How would that work? Do I take the cases out of the calculation all together at the second firing.
     
  15. wrx04

    wrx04
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    I'm a fairly new reloader (<2 years) and i completely disagree with this statement. As long as you KNOW you enjoy shooting and plan to make it a long term hobby, i suggest you buy the best right off the bat. Buy once, cry once.

    If you buy a 'middle-of-the-road press', i guarantee 6 months from now you will want to upgrade. This means you take a loss and deal with the hassle of selling, or you put the press away and never use it. Waste of $$ IMO.

    Realistically, with the costs of guns, ammo, gear, range time, etc... even if you buy a 1050 with all the bells and whistles, that investment is a very small number relative to the cost of the hobby as a whole. This is especially true when you consider the press will eventually pay for itself.....sooner rather than later if you shoot a lot.
     
  16. m2hmghb

    m2hmghb
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    Or you advise someone to buy something like a Lee Pro 1000 or a Lee Loadmaster that requires tinkering, they get so fed up with it that they give up on reloading. I suggest the Lee Classic Turret or the cast version of it as the cheapest, no sense with a single stage for handgun reloading, and in reality unless I'm doing extremely accurate loads I use the 550 for rifle reloading.

    Oh and another thought, you get a better ROI on the dillon presses, they retain their value better then other presses.
     
    #16 m2hmghb, Sep 29, 2012
    Last edited: Sep 29, 2012
  17. F106 Fan

    F106 Fan
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    Specific to the case at hand - 100 or so .40s per week. That's the topic.

    If a person just wants to experiment with a pound of powder and 1000 primers, sure, buy locally.

    But once they have settled on a brand of primers and perhaps a specific powder, they should consider ordering a large enough quantity that the cost savings will cover the $27.50 HazMat fee from Powder Valley. It isn't hard!

    This applies to pistol and precision rifle. 8# of IMR 4064 will only load about 1300 .308 rounds. That's a lot through a bolt action rifle but for the same $, I can only get about half as much powder locally. So, the second 600 loads are free! If I ever start loading for my M1A, that 8# can will drain out pretty quick!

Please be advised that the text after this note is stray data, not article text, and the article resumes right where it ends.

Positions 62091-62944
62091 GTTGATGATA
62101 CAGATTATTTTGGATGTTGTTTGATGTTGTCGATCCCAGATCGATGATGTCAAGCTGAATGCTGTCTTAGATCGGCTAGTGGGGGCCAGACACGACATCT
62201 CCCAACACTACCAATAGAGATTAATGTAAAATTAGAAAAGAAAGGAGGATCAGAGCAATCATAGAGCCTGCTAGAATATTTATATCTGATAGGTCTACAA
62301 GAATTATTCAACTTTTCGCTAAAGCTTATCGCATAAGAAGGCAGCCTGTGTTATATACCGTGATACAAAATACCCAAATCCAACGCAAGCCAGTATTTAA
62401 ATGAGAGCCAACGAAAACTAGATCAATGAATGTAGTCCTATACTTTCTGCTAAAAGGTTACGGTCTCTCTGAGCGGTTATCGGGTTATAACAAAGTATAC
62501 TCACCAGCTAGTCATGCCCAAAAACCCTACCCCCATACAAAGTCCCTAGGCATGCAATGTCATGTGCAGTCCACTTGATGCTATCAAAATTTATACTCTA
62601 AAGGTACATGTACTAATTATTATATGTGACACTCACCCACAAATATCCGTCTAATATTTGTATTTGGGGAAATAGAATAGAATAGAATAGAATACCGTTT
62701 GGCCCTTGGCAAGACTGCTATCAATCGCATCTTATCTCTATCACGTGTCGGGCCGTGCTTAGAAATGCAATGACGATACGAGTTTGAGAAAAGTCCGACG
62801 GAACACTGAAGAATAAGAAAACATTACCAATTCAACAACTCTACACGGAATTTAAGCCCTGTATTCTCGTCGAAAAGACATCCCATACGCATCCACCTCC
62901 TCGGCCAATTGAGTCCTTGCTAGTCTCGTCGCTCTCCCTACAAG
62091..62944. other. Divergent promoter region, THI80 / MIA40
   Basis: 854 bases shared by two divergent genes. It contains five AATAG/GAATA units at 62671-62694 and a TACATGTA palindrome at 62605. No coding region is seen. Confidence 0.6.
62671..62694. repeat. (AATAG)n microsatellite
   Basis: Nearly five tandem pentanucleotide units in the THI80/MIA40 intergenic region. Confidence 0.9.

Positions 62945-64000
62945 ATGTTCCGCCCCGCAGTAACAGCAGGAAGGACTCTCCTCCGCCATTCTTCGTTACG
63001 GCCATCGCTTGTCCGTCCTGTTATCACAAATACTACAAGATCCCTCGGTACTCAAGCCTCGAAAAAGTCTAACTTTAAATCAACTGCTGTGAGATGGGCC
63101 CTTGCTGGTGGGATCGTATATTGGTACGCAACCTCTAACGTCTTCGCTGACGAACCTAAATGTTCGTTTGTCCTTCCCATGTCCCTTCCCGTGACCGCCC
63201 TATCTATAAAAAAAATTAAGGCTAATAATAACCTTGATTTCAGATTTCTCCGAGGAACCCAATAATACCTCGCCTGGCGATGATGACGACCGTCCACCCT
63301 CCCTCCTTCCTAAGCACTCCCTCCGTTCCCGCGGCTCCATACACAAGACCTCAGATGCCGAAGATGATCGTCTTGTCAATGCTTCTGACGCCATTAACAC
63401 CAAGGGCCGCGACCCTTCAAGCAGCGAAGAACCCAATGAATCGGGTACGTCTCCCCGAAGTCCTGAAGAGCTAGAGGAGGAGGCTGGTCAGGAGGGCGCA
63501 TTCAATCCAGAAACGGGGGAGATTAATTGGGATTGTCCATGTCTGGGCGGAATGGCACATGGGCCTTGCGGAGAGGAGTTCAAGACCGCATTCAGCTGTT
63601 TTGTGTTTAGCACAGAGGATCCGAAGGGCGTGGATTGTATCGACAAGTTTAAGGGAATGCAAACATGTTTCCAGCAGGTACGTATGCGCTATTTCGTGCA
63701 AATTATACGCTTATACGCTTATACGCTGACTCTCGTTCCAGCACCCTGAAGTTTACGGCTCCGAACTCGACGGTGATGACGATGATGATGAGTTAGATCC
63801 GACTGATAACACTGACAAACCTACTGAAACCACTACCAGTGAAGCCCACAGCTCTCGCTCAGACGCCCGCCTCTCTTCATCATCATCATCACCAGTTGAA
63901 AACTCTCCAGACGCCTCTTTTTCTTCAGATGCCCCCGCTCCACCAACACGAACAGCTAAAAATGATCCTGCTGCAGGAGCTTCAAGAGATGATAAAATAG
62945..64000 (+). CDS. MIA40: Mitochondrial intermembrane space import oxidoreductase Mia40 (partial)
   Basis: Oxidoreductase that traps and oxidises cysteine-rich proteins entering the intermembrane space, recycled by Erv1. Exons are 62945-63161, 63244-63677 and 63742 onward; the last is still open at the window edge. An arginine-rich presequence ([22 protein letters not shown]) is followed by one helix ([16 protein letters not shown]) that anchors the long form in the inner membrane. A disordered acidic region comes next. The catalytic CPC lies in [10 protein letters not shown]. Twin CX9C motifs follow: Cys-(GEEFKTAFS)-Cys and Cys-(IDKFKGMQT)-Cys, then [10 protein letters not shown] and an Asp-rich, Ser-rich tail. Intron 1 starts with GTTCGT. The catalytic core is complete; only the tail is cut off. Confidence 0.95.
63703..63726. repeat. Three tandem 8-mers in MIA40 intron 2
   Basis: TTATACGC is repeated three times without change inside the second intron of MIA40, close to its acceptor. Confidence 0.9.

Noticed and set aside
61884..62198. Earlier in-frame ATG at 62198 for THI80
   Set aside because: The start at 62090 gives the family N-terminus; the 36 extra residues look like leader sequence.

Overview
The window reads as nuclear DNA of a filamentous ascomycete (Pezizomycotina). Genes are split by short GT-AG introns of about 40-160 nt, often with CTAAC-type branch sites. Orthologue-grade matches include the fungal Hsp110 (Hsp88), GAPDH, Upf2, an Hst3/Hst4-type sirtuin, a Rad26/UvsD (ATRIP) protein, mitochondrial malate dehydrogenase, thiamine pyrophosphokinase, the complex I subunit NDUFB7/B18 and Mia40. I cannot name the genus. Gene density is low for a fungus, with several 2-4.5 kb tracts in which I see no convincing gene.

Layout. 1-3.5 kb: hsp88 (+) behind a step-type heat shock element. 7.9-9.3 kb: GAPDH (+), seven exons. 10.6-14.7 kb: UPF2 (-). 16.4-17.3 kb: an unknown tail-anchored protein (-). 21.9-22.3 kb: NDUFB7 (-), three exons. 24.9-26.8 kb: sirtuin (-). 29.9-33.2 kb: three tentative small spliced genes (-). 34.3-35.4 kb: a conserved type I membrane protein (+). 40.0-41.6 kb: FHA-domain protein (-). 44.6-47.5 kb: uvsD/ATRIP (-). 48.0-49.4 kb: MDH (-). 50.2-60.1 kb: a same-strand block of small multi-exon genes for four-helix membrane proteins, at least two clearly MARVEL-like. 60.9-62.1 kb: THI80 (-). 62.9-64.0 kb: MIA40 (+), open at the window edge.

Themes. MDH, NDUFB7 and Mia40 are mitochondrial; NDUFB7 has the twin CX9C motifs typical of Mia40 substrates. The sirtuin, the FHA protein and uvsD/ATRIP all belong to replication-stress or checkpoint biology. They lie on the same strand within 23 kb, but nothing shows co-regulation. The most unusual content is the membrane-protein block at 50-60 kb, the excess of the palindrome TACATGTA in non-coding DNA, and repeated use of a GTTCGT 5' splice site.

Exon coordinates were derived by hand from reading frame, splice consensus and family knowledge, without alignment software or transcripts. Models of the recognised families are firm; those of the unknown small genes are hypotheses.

Same with primers. If I buy in lots of 5k, I save at least half the cost of locally purchased primers. Sure, 5k Federal Match LR primers are going to last a LONG time but the second 2500 are free!

    The problem is, as always, cash flow. Is it worth tying money up in supplies that won't be used in the next week, month, year or decade? With all the uncertainty around, I prefer to have supplies that will cover me for a very long time.

    For me, the higher volume makes all the sense in the world when I consider pistol. 10k of primers seems like a lot but it won't last a year. 8# of powder seems outrageous but it only loads 11,000 rounds.

    Each reloader needs to evaluate the costs and cash flow. I would rather have bullets than cash!

    Richard


    Richard
     
  18. Gpruitt54

    Gpruitt54
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    The operative word is IF.

    I understand what you are saying. I don't totally disagree; only partially.

    Ebay is full of expensive; all in; experiments that did not work out as planned, ending with selling the gear at a loss. For me it's a philosophy. Once I am convinced of the longevity of any endeavor, it is at that point, I will consider buying the high-end, but not before I've made that calculation.

    I've been reloading for almost 2 months. We'll see if I feel compelled to buy a more expensive press sooner rather than later. I have nothing to gauge against. No one I know reloads.
     
    #18 Gpruitt54, Sep 29, 2012
    Last edited: Sep 29, 2012
  19. F106 Fan

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    I would certainly look at Precision Delta for bullets. They are cheaper than Montana Gold.

    Richard
     
  20. F106 Fan

    F106 Fan
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    ^^^^^ I agree with this 100%

    Reloading isn't much of a hobby. SHOOTING is the hobby and reloading makes it possible. I absolutely guarantee that if you don't shoot, you won't reload.

    So the question isn't whether a person LIKES reloading. If they want to shoot in quantity, they better learn to at least tolerate it!

    The way to make it tolerable is to have decent equipment. In terms of production rate, I would consider the Lee Classic Turret as the absolute bottom end for pistol reloading equipment. With the LCT it is possible to crank out a couple of hundred rounds per hour for an investment less than $300. That's about $200 for the Kempf kit, $70 for the Dillon Eliminator scale and a few bucks for gadgets.

    Buying $600 worth of factory ammo (about 33 boxes) will have paid for the equipment and the components to reload.

    Richard
     
    #20 F106 Fan, Sep 29, 2012
    Last edited: Sep 29, 2012